Globalization of the food supply can impact food safety from both a public health and international trade perspective, but insufficient data exist to develop internationally recognized standards. The presence of Salmonella on poultry is an important factor in protecting public health and facilitating trade.

The Codex Alimentarius Commission was established by the Food and Agriculture Organization of the United Nations and the World Health Organization in 1963 to develop harmonized international food standards, guidelines and codes of practice to protect the health of the consumers and ensure fair trade practices in the food trade. Codex Alimentarius standards are established based on risk analysis of scientific food safety data that are available internationally.

The development of internationally recognized food safety standards for poultry will require the collection of data. For example, there are limited data on Salmonella on raw chicken meat. Data obtained from equivalent testing methods on the occurrence of Salmonella on raw chicken are not available for many countries, which limits the ability for Codex Alimentarius to set standards that are representative for poultry production worldwide.

Lack of internationally agreed upon standards can impact the ability of countries to develop science-based standards, which may have a negative impact on trade. Some countries have established a zero-tolerance policy for Salmonella in raw poultry, which is an unrealistic standard in most parts of the world.

Data collection in emerging poultry production markets  

The authors conducted a series of studies to determine the prevalence (i.e., frequency) of Salmonella on raw chicken meat at retail establishments in four countries (China, Colombia, Russia and Vietnam) that currently have a Salmonella zero-tolerance policy on raw chicken. The goals of the project were as follows:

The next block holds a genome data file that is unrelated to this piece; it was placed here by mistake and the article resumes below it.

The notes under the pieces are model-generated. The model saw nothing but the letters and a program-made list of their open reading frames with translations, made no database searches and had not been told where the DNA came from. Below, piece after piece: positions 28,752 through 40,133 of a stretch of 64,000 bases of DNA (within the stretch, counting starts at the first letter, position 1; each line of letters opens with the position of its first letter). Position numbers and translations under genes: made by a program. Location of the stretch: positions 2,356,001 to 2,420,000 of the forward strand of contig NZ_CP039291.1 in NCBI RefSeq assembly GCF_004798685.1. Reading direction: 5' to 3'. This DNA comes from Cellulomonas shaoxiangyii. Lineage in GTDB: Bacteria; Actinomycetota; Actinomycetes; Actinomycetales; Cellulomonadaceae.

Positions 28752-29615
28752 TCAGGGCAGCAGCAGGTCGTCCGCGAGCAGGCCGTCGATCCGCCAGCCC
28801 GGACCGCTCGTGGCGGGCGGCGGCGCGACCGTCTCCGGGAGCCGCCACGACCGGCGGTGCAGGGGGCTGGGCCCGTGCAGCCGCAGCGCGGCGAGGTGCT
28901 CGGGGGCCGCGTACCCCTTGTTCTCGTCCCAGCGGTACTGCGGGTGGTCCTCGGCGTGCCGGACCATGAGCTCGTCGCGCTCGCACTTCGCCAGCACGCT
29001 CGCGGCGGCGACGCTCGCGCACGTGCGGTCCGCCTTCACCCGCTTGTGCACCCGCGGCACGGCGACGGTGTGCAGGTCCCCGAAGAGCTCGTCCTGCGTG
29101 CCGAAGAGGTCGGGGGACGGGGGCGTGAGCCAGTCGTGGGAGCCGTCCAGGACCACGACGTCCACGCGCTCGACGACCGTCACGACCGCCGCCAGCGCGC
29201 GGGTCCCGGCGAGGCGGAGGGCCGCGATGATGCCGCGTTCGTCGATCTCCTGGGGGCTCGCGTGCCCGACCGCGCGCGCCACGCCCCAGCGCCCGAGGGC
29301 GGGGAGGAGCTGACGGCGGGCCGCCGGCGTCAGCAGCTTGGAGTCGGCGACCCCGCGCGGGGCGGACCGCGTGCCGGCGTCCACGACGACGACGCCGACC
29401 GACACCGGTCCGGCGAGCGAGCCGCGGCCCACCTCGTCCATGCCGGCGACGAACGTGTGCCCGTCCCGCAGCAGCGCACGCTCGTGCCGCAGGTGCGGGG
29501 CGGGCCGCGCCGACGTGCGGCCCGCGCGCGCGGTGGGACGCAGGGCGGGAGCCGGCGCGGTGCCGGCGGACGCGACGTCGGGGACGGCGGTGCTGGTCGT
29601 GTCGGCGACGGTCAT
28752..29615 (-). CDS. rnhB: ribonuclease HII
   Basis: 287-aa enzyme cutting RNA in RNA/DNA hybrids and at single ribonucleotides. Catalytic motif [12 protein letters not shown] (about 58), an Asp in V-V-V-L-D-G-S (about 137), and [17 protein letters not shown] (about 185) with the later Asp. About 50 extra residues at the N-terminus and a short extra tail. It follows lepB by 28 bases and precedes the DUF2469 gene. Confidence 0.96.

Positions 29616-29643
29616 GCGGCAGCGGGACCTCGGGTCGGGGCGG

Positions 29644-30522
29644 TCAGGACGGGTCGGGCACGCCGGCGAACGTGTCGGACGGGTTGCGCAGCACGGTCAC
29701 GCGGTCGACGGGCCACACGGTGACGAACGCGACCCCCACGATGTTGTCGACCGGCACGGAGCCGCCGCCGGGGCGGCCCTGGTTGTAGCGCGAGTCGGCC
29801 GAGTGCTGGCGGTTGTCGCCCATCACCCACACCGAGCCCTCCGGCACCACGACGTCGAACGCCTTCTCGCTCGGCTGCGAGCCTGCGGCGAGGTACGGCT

• Provide capacity building in these countries on how to build a surveillance system for Salmonella on raw poultry
  • Increase the knowledge of the baseline levels of Salmonella in raw poultry in these countries
  • Provide data that could be used by World Health Organization and Food and Agriculture Organization in international risk assessments
  • Develop internationally recognized standards for Salmonella on raw chicken meat

The long-term goals were to protect the global food supply from contaminants, facilitate fair trade practices and enhance food safety data collection and risk assessment at the local level.

Frequency of Salmonella on raw poultry in retail establishments  

In China, Colombia, Russia and Vietnam, approximately 1,000 whole chicken carcasses (locally produced, not imported) were collected from different types of retail markets (hypermarkets, supermarkets, mini-markets and open/wet markets) over a wide geographical region. Using a statistically based sampling plan, the number of samples was determined based on percentage of chicken consumed (correlated with population size) in each country. Subsequently, a stratified sampling strategy was applied in which province and city, district, and store type were the primary, secondary, and tertiary units, respectively.

Frozen chicken was generally less frequently contaminated with Salmonella compared to chicken stored at chilled (4C to 8C) or ambient (greater than 15C) temperatures.